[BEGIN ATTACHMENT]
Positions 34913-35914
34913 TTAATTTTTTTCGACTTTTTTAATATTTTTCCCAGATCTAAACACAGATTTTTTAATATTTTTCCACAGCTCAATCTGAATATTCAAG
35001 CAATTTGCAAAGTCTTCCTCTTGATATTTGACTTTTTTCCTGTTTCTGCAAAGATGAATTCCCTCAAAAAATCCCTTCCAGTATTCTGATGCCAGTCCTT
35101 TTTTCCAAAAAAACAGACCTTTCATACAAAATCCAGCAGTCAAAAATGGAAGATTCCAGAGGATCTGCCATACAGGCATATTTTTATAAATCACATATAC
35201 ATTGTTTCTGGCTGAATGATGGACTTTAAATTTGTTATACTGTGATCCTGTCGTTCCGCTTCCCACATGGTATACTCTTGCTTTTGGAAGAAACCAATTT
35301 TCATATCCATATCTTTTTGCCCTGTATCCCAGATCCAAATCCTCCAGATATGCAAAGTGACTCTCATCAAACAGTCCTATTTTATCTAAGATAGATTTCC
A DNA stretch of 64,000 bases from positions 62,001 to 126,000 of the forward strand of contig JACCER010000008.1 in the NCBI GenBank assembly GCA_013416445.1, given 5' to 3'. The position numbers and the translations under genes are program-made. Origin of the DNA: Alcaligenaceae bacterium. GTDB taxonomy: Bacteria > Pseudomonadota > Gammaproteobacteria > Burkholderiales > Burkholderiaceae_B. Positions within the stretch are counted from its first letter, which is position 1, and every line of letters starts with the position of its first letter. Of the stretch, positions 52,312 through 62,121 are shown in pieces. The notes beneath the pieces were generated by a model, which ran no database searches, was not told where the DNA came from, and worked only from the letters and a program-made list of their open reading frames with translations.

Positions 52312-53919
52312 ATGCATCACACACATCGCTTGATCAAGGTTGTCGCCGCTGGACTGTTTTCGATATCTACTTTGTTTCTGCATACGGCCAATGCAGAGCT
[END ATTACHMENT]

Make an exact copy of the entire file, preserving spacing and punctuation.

Positions 34913-35914
34913 TTAATTTTTTTCGACTTTTTTAATATTTTTCCCAGATCTAAACACAGATTTTTTAATATTTTTCCACAGCTCAATCTGAATATTCAAG
35001 CAATTTGCAAAGTCTTCCTCTTGATATTTGACTTTTTTCCTGTTTCTGCAAAGATGAATTCCCTCAAAAAATCCCTTCCAGTATTCTGATGCCAGTCCTT
35101 TTTTCCAAAAAAACAGACCTTTCATACAAAATCCAGCAGTCAAAAATGGAAGATTCCAGAGGATCTGCCATACAGGCATATTTTTATAAATCACATATAC
35201 ATTGTTTCTGGCTGAATGATGGACTTTAAATTTGTTATACTGTGATCCTGTCGTTCCGCTTCCCACATGGTATACTCTTGCTTTTGGAAGAAACCAATTT
35301 TCATATCCATATCTTTTTGCCCTGTATCCCAGATCCAAATCCTCCAGATATGCAAAGTGACTCTCATCAAACAGTCCTATTTTATCTAAGATAGATTTCC
A DNA stretch of 64,000 bases from positions 62,001 to 126,000 of the forward strand of contig JACCER010000008.1 in the NCBI GenBank assembly GCA_013416445.1, given 5' to 3'. The position numbers and the translations under genes are program-made. Origin of the DNA: Alcaligenaceae bacterium. GTDB taxonomy: Bacteria > Pseudomonadota > Gammaproteobacteria > Burkholderiales > Burkholderiaceae_B. Positions within the stretch are counted from its first letter, which is position 1, and every line of letters starts with the position of its first letter. Of the stretch, positions 52,312 through 62,121 are shown in pieces. The notes beneath the pieces were generated by a model, which ran no database searches, was not told where the DNA came from, and worked only from the letters and a program-made list of their open reading frames with translations.

Positions 52312-53919
52312 ATGCATCACACACATCGCTTGATCAAGGTTGTCGCCGCTGGACTGTTTTCGATATCTACTTTGTTTCTGCATACGGCCAATGCAGAGCT